LIFE
05/03/2018 03:41 pm ET

How To Make A Sex Playlist That Isn't Corny As Hell, According To DJs

There's an art to a solid sex playlist. 🔥
Figuring out what to put on your sex playlist is largely a matter of personal preference. If you’re unsure which direct
Willie B. Thomas via Getty Images
Figuring out what to put on your sex playlist is largely a matter of personal preference. If you’re unsure which direction to go, think of it as a sonic mood board.

When you get that feeling and need sexual healing, do you (a) go rogue and let the “shuffle” feature call the shots or (b) queue up your tried-and-true sex playlist? 

If you’re in the former group, Godspeed; may the shuffle powers that be stay clear of Eric Clapton’s “Tears In Heaven.” If you’re part of the latter group, you’ve come to the right place.

While sex playlists tend to get a bad rap (the last time one was in the news, it was Jared and Ivanka’s alleged 21-minute-long sex playlist), when they’re done right, they can be a downright game changer in the bedroom, said Ellis Miah, a DJ and producer who’s worked with RuPaul, Annie Lennox and Miley Cyrus. 

“If you are a considerate lover that knows your partner’s taste in music, I think sex playlists are definitely a good idea,” he told HuffPost. “Actors in all of your favorite love scenes have soundtracks for the horizontal mambo, so why shouldn’t you?” 

Hard to argue with that.

Figuring out what to put on your sex playlist is largely a matter of personal preference, but if you’re unsure which direction to go, try to think of it as a sonic mood board: What songs or genres make you feel sexy? What do you want the other person to feel? If you were choreographing a sex scene, what would you want to hear? 

It also helps to get nostalgic, said Michelle Pesce, a DJ in Los Angeles. When she’s creating her own sex playlists, she tries to strike a balance between neo soul slow jams (think SZA, H.E.R. and Frank Ocean) and old-school tracks that remind her of make-out sesses of yesteryear. 

“When I throw in artists like Jodeci, Al B. Sure!, Sade or Mary J. Blige, there’s something that gets triggered that feels tangible and takes me back to being a teenager,” she said. “I think of making out with my first few boyfriends, when my hormones were bouncing off the walls.” 

Don’t forget about your partner when creating a list, said Patrick Diaz, a San Francisco DJ who goes by King Most. If you know the other person is into the Rolling Stones’ slower jams, throw them a bone and include “Beast of Burden.”

“You have to make sure to sprinkle a few songs or artists that he or she likes,” he said. “In terms of programming, like a good DJ set, ease into it and go from there. And also make sure to give yourself plenty of time and have something to cool off to as well.”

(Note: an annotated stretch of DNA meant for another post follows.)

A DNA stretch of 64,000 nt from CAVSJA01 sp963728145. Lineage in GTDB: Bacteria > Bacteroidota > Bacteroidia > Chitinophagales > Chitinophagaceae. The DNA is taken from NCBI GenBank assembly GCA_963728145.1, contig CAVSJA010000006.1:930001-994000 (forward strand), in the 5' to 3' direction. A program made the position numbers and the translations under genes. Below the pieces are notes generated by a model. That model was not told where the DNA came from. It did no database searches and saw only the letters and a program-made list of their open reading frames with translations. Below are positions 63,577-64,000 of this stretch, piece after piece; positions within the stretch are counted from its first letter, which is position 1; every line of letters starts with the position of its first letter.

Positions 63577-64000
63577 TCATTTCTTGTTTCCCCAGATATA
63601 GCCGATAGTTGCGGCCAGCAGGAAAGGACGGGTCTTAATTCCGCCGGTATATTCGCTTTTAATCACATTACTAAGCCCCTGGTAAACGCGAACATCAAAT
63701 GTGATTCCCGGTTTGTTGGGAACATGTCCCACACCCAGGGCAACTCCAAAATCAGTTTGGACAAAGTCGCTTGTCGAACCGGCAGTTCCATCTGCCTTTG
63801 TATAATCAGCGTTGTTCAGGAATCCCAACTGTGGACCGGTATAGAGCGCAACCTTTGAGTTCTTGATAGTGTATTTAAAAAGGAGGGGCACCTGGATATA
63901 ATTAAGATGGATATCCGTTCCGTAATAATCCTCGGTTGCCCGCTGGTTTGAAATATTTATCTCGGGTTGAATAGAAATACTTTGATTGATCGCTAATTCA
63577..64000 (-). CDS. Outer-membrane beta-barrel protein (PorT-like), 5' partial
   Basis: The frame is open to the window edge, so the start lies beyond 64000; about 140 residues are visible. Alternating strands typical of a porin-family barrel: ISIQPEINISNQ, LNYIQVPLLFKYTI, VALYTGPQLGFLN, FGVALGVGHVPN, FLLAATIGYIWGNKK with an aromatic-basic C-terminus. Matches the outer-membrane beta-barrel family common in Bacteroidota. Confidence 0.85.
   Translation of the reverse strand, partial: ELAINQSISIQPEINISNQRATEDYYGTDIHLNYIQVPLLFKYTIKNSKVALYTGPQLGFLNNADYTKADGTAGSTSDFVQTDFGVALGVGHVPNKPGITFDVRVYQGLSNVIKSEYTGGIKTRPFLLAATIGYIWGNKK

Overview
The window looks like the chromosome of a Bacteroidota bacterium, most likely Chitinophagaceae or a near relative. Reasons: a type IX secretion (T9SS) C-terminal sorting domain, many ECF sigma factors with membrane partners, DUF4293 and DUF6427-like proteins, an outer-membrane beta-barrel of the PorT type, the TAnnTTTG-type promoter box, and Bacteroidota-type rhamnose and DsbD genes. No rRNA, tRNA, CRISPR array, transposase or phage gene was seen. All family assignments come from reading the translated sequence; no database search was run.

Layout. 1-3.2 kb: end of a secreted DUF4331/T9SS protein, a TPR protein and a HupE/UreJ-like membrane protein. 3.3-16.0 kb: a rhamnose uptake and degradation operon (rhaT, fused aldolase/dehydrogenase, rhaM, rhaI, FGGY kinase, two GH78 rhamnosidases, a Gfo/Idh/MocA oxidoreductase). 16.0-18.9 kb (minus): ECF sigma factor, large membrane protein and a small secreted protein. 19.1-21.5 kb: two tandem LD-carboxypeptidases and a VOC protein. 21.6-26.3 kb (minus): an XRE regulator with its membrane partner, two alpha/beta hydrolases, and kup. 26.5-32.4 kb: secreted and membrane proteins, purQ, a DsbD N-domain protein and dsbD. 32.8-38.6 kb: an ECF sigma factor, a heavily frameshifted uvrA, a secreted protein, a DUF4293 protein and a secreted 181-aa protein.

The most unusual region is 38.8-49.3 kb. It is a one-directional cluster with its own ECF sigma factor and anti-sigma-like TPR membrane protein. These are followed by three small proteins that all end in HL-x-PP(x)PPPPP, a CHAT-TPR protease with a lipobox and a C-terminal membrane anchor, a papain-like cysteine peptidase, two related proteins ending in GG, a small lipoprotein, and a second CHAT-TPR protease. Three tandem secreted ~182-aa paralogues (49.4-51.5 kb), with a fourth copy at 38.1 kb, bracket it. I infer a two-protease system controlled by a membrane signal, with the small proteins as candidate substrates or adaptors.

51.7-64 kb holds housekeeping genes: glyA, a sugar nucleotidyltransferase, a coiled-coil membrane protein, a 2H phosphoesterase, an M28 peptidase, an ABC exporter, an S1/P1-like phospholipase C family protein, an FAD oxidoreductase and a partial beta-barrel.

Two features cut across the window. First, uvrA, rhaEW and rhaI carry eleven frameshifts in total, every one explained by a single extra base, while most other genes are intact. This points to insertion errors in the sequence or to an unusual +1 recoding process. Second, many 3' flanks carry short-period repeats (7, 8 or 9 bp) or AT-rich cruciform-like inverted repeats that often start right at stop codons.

Full disclosure, one time I was having a ‘moment’ with someone and became super distracted by a Sade cover that came on. San Francisco DJ Patrick Diaz, aka King Most

Stay clear of songs that feature heady lyrics that will take the other person out of the moment, Diaz said. And save the “I can’t wait for you to hear this!” tracks for a car ride.

“Full disclosure, one time I was having a ‘moment’ with someone and became super distracted by a Sade cover that came on,” he said. “I stopped and had to check what it was actually. When it’s music like that, it’s too distracting for me.”

Travis Holcombe, a DJ and host on KCRW in Los Angeles, recommends focusing on mood and tone while fine-tuning your playlist ― and definitely pivot away from anything too on the nose. 

“Color Me Badd’s ‘I Wanna Sex You Up’ might be a clear expression of your intentions, but don’t put that on your sex playlist,” he said. “I think it’s a great song, but there’s a decent chance that your partner might find it cheesy. Courtship is a delicate dance. It’s key that you both are able to stay focused to get into the mood.” 

When in doubt, keep it fun and playful, says Miami-based DJ Jessica Who.

“I think the key point is not to take yourself too seriously,” she said. “If you can’t laugh during sex, you’re probably doing it with the wrong person.”

“Keep that in mind when making a playlist,” Who added. “It just doesn’t feel authentic to me if it’s like super moody or graphic R&B. It should be sexy, but have a bit of a lighthearted vibe, too.”

As for specific tracks to absolutely avoid? 

“Avoid songs with confusing or infidelity-driven narratives like ‘Blurred Lines’ by Robin Thicke or ‘Confessions’ by Usher,” Miah said. 

Diaz’s advice? “No R. Kelly.”

“No bubble gum pop,” Pesce said. “And definitely no ‘Thong Song.’” 

Below, our DJ sources share their best mini playlists for you to use as a starter mix. Now, go forth and sex it up.

  1. Frank Ocean ― “White Ferrari”

  2. Everything Is Recorded ― “Close But Not Quite” (ft. Sampha) 

  3. Kali Uchis ― “After the Storm” (ft. Tyler, The Creator & Bootsy Collins) 

  4. Kelela ― “Bank Head” (Extended)

  5. Mark E ― “Call Me” (Dixon Edit)

  1. Sade ― “Hang On To Your Love”

  2. DeBarge ― “I Like It”

  3. Bobby Caldwell ― “What You Won’t Do For Love”

  4. Aaliyah ― “Back And Forth”

  5. Blood Orange ― “I’m Sorry We Lied”

  6. Daft Punk ― “Something About Us”

  1. Little Beaver ― “Party Down”

  2. Kaytranada ― “Got It Good” (ft. Craig David)

  3. Tuxedo ― “So Good”

  4. Stevie Wonder ― “Ribbon In The Sky”

  1. Kendrick Lamar ― “Love” ft. Zacari

  2. Lykke Li ― “Get Some” 

  3. Chris Isaak ― “Wicked Game”

  4. Tech N9ne ― “Fragile” (ft. Kendrick Lamar, ¡MAYDAY! & Kendall Morgan)

  5. Sia ― “Breathe Me”

  6. Madonna ― “Justify My Love”

  1. Prince ― “If I Was Your Girlfriend”

  2. D’Angelo ― “The Line”

  3. Nite Jewel ― “P.Y.T.”

  4. The Weeknd ― “What You Need”

  5. Art of Noise ― “Moments in Love”

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